The Kisangaji Project is a non-profit, 501(c)(3) public charity that helps support the village of Kisangaji, Tanzania by providing support to both the Primary School and the village of 3000 inhabitants. Founded in 2008 by Lisette Wright, the Project thus far has been able to help furnish the Primary School with desks, textbooks, school supplies, and a rural staffing house for teachers. All proceeds raised go directly into supporting the village or into fundraising efforts. The Board of Directors is an all- volunteer Board whose reward is in helping those in this remote village thrive.
There are 2 main recipients of the Projects support: The Primary School and The Village. To read more about these targeted efforts, click on the Projects link above.There is no electricity or running water in the village.
Our Mission Statement
To aid in the development of the village Kisangaji, Tanzania by supporting the Kisangaji Primary School and to enhance the well-being of the villagers by providing assistance with basic health care and other needs. Every human being deserves a chance to thrive.
Who pays for the trips? Each volunteer pays their own way and supports themselves during the trips.
Where does my donation money go? 95% of the donations received go directly to the village. 5% go to operating costs of the organization to maintain it's 501c3 status.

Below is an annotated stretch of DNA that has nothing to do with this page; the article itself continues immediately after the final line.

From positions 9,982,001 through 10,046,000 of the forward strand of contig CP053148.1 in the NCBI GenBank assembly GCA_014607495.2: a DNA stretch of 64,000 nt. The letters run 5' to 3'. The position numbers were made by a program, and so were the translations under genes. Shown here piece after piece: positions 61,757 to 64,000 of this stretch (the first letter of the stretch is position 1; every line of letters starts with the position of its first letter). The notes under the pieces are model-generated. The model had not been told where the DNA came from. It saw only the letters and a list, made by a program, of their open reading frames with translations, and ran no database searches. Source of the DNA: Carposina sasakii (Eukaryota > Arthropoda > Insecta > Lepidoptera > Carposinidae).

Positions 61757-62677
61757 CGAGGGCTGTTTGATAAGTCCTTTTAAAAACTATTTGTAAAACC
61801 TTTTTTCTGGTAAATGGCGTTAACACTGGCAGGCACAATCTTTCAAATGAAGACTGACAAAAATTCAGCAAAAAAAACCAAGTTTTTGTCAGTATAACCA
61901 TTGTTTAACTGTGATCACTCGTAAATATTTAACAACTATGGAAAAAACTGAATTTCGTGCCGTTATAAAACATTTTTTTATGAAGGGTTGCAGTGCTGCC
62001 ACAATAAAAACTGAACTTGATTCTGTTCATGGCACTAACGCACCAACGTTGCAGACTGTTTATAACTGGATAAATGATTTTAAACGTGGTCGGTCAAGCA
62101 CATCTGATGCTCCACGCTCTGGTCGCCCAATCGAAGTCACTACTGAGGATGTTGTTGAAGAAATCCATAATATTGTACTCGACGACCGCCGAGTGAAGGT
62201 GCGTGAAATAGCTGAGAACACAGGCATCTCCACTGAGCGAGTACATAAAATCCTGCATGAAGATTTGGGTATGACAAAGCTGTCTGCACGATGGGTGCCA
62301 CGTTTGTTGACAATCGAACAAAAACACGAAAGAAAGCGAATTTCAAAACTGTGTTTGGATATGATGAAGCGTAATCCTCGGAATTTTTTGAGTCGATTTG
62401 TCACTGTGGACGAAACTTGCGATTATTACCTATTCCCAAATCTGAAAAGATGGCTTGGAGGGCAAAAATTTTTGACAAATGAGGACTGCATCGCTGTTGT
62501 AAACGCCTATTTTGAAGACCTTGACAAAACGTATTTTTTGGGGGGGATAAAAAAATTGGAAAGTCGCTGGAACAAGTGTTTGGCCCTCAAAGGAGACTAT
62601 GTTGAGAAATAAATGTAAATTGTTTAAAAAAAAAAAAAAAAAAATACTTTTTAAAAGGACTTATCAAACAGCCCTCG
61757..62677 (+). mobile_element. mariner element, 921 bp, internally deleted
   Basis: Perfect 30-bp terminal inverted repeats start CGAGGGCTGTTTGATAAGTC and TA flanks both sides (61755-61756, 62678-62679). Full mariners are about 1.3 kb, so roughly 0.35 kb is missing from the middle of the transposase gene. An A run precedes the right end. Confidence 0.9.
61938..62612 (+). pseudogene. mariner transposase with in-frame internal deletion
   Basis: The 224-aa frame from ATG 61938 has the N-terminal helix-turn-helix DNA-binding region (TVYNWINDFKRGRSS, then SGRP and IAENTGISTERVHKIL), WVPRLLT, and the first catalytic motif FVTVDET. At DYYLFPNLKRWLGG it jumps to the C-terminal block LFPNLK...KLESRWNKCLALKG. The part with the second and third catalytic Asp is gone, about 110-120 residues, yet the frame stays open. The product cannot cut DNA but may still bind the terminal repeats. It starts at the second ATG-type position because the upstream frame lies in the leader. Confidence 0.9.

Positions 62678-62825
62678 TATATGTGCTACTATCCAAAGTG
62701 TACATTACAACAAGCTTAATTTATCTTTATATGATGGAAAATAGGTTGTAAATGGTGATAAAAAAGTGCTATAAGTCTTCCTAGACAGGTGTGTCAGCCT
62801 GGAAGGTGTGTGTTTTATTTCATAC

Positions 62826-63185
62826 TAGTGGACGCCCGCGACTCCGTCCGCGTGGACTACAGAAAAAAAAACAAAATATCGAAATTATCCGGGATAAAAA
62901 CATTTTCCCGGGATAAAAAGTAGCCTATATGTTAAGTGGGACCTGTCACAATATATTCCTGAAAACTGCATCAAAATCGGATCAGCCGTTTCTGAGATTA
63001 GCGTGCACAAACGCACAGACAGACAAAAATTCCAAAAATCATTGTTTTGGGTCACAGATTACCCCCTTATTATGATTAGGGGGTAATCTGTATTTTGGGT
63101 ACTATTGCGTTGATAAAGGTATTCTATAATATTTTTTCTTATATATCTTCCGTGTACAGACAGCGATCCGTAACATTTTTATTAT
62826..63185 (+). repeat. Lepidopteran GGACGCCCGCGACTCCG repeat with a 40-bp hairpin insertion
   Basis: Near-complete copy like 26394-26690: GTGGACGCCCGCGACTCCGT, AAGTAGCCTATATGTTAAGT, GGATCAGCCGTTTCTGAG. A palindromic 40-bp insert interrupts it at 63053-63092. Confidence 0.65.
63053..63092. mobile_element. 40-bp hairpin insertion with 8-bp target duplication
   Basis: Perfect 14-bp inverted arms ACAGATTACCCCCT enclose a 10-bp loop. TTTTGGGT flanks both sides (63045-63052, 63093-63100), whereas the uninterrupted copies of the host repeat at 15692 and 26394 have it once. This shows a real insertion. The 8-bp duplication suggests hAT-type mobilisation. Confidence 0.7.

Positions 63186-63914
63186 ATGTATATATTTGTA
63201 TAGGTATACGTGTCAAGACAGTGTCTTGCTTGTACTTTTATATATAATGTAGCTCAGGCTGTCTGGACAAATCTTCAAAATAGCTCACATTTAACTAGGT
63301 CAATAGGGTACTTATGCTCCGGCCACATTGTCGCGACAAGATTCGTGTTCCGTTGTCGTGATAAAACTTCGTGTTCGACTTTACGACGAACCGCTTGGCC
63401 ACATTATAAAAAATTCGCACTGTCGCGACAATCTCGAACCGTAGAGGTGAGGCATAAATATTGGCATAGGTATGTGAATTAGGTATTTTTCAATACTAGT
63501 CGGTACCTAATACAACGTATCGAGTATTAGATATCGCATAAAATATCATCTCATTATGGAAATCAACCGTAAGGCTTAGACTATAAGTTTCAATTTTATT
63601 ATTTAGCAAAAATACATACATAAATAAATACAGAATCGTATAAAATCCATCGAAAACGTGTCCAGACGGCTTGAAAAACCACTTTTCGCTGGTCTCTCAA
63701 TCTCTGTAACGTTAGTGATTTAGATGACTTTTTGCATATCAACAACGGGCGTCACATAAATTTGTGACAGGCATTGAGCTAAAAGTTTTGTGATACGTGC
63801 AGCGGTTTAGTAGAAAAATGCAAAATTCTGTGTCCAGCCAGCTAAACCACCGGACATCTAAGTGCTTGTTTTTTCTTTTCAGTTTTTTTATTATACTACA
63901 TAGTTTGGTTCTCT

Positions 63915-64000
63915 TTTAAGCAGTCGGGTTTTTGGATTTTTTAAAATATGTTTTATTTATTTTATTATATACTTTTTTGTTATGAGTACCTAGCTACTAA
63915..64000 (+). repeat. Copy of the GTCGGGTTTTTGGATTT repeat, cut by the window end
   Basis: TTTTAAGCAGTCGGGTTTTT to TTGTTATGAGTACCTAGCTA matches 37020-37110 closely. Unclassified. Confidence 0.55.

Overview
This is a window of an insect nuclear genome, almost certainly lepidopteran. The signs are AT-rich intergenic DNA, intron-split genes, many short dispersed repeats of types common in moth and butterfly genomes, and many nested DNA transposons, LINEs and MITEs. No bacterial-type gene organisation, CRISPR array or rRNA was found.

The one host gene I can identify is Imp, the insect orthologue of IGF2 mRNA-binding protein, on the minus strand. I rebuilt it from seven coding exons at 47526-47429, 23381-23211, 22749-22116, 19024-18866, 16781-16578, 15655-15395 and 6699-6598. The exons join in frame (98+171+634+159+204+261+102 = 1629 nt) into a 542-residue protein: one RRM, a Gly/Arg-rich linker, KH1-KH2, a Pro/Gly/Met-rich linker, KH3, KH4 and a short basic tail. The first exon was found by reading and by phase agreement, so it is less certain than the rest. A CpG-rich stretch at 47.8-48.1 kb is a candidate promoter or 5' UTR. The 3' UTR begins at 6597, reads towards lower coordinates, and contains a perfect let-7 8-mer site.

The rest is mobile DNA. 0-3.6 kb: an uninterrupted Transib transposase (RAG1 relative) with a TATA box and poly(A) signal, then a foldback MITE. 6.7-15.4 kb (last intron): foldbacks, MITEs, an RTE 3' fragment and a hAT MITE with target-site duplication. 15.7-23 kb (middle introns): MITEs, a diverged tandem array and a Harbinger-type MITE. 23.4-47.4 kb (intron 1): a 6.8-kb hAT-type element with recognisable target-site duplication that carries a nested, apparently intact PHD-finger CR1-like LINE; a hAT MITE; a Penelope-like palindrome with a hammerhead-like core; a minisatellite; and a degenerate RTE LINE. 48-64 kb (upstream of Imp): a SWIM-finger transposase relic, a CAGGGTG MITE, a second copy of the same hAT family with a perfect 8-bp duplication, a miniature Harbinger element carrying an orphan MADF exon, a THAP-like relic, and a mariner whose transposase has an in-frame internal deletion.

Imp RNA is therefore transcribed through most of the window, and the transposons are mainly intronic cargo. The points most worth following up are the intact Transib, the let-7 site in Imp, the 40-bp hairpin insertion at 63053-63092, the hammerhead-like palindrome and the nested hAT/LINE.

Does the village have water or electricity? There is no electricity in the village; they have 1 hand-pump water well that brings fresh water to the villagers. The other wells are holes in the ground that catch rain water.Despite no electricity, volunteers have cell phone and blackberry service in the village.
How do you decide what to raise money for? We don't. The villagers set the goals and state what their needs are; we then have them prioritize the needs. The "most important" need the villagers have identified becomes the next fund-raising goal.
Do they speak English? A little bit, and the teachers of the school speak more fluent English. Otherwise, it is "universal" language that prevails between Project volunteers and the villagers.
Do volunteers need to worry about health and safety? Not really, if they are savvy and well-traveled. Volunteers only eat well-cooked food, bananas,hand-picked mangoes, avocados, and drink bottled water they have trucked in. The village takes excellent care of the volunteers. So far, the worst incident was a very severe sunburn due to someone forgetting their sunscreen. During extended stays, volunteers get Flying Doctor insurance so they can be transported via medevac to a Nairobi hospital within a hour or two in case of emergency.
What's the best part? Playing and teaching the kids of the village, visiting families, hearing their stories, eating goat, and living amongst a very kind and enthusiastic group of people who are grateful for the outside assistance.
How Do You Pronounce Kisangaji?
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